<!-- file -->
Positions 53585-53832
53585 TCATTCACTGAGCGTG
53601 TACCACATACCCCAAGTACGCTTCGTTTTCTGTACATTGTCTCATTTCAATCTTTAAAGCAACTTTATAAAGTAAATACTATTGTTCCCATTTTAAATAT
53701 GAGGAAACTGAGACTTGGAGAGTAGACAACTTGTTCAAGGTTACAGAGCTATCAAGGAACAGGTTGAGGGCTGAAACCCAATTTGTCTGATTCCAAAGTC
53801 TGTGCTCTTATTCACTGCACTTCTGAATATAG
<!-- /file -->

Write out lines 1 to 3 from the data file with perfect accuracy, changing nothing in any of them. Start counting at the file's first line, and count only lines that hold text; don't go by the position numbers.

Positions 53585-53832
53585 TCATTCACTGAGCGTG
53601 TACCACATACCCCAAGTACGCTTCGTTTTCTGTACATTGTCTCATTTCAATCTTTAAAGCAACTTTATAAAGTAAATACTATTGTTCCCATTTTAAATAT